FIND YOUR TRIBE.
I am a big believer in surrounding yourself with like-minded people who will understand and support you. There are some fantastic online support groups and organisations, as well as face-to-face gatherings. Search online and seek out those people in your area. Their collective power and positive energy can be extremely healing and an incredible source of support.
WRITE A BIRTH PLAN FOR A VAGINAL BIRTH AND ONE FOR A REPEAT CAESAREAN.
Of course your focus is (and should be) on having a normal, physiological vaginal birth. Spend some time developing and writing your birth plan. Work on it with your doula as well as your primary medical care provider (midwife or obstetrician).
Don’t spring it on people when you arrive in labour at the hospital. Ideally, your birth plan should be a part of your medical records so that the hospital staff (if you are having a hospital birth), are well aware in advance of your wishes and preferences.
Keep it short and sweet and to the point. No more than one single-sided A4 sheet of paper. Make several copies so you can give one to each midwife who comes on shift during your labour. Blu-tak a copy to the wall of the birthing suite as well (it’s a good reminder for you too!)
You may not like this – but I also think you should make a Plan B, repeat Caesarean birth plan too. Chances are pretty high that you didn’t have much say in how your Caesarean section went the first time around. That’s probably because you never thought you’d end up having one. So much of the trauma that women experience is precisely because they are unprepared – emotionally, psychologically and many women have no idea what is even involved in a Caesarean surgery, let alone recovering from one.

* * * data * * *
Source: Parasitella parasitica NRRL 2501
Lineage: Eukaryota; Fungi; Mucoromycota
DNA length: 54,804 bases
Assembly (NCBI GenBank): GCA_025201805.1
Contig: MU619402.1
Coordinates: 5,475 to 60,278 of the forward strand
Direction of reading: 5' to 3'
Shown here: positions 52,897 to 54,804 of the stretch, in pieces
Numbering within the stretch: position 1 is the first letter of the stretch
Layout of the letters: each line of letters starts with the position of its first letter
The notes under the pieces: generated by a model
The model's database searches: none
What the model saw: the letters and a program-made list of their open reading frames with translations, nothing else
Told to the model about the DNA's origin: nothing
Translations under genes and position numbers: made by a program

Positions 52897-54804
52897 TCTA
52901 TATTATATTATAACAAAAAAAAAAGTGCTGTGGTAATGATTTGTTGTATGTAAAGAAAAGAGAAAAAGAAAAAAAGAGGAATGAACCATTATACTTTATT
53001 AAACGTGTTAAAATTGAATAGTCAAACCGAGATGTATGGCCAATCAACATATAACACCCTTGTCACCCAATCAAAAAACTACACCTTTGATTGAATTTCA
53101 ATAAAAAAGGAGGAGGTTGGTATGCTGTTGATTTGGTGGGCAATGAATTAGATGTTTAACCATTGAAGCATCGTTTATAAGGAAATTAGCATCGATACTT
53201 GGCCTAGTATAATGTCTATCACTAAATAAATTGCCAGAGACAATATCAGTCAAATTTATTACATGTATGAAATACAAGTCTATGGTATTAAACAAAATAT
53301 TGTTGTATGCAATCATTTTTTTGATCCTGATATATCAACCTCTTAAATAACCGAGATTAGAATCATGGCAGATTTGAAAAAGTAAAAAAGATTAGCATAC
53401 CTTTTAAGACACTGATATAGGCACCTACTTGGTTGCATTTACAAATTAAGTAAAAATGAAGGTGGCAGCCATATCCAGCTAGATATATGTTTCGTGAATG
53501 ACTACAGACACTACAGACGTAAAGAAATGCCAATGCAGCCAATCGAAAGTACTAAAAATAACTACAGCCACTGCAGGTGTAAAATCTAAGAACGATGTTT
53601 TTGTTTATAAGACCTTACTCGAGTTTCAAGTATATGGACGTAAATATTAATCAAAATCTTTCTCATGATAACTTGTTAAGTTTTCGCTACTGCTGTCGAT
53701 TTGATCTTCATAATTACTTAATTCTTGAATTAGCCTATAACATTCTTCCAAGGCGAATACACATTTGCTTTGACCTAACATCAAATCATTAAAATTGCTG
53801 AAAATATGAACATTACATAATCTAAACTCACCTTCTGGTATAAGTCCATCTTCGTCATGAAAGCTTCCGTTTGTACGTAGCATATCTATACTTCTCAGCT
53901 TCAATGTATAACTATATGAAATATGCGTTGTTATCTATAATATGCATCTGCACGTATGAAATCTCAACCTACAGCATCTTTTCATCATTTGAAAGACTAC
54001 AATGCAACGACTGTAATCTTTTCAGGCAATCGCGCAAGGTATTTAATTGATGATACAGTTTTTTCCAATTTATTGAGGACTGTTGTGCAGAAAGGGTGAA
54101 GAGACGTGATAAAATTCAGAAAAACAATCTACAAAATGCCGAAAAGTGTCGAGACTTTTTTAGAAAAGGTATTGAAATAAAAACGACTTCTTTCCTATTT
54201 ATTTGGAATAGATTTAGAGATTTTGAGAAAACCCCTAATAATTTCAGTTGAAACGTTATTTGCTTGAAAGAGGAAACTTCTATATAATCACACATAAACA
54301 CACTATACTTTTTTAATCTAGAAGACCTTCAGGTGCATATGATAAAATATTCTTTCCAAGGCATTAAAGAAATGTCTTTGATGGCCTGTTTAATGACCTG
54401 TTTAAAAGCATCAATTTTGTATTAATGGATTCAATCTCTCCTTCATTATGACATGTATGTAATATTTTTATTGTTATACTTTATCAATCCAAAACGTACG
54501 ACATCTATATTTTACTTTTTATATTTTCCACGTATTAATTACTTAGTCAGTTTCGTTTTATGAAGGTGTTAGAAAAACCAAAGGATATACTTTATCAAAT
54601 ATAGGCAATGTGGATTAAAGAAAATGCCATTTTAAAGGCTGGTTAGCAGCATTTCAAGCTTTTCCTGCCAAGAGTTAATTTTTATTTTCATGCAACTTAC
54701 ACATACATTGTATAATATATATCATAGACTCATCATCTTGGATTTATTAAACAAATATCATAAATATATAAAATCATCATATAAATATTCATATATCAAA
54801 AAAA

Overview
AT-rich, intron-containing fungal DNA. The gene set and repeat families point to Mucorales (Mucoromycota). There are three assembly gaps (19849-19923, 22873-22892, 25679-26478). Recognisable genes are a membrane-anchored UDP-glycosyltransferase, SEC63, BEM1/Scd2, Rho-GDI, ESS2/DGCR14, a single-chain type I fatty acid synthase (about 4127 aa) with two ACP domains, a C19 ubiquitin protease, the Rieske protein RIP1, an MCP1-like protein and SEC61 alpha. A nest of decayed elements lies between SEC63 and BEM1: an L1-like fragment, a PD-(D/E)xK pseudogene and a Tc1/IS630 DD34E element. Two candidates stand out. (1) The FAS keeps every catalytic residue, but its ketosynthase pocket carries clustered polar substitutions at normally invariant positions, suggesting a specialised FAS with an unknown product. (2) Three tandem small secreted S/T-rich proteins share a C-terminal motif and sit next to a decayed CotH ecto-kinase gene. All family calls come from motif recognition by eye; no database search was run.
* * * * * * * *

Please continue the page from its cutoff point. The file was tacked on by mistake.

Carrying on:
If a repeat Caesarean is medically necessary, then you can take back your power and ensure that you have a hell of a lot more say the second time around. Google “family-centred Caesarean” or “Woman-centred Caesarean” to find some excellent ideas and resources on how to ensure that your Caesarean birth is a positive and empowering experience. That might seem hard to believe – but it is possible. Scroll to the end of this article though, as I have included some great links.
SURROUND YOURSELF WITH POSITIVE AND EMPOWERING MESSAGES AND IMAGES OF BIRTH.
It’s pretty much impossible these days to avoid scary, anxiety-inducing messages and images about birth. Between Dr Google, social media, reality television and our well-intentioned, but often ill-informed family and friends, it is no wonder that most women hurtle towards childbirth in an advanced state of panic. The short answer is, if the information you are accessing is not contributing to your own philosophy of birth (i.e. it’s a normal, physiological event), then stay the hell away from it! Instead, seek out empowering birth stories, watch amazing birth videos, immerse yourself in the birth wisdom of writers like Ina May Gaskin, Penny Simkin, Henci Goer, Sheila Kitzinger, Sarah Buckley, Janet Balaskas, Rhea Dempsey and Katrina Zaslavsky.
TAKE CARE OF YOU.
Yes you mama. Remember her? I know how hard it is to look after and pamper yourself when you are forever chasing after a little person, juggling work or home life (or all three!) But self-care is essential. Not optional. Essential. Even if it is just once a week (hopefully it’s more than that), but if you can only grab an hour, once a week which is exclusively YOU time, then you must do it. Go for a walk, go to the gym or a prenatal exercise class, treat yourself to a mani and pedi, get a massage, catch up with a friend for some girly time, go to the movies on your own! Whatever you choose to do, just make sure you do it. Your body and soul will thank you for it.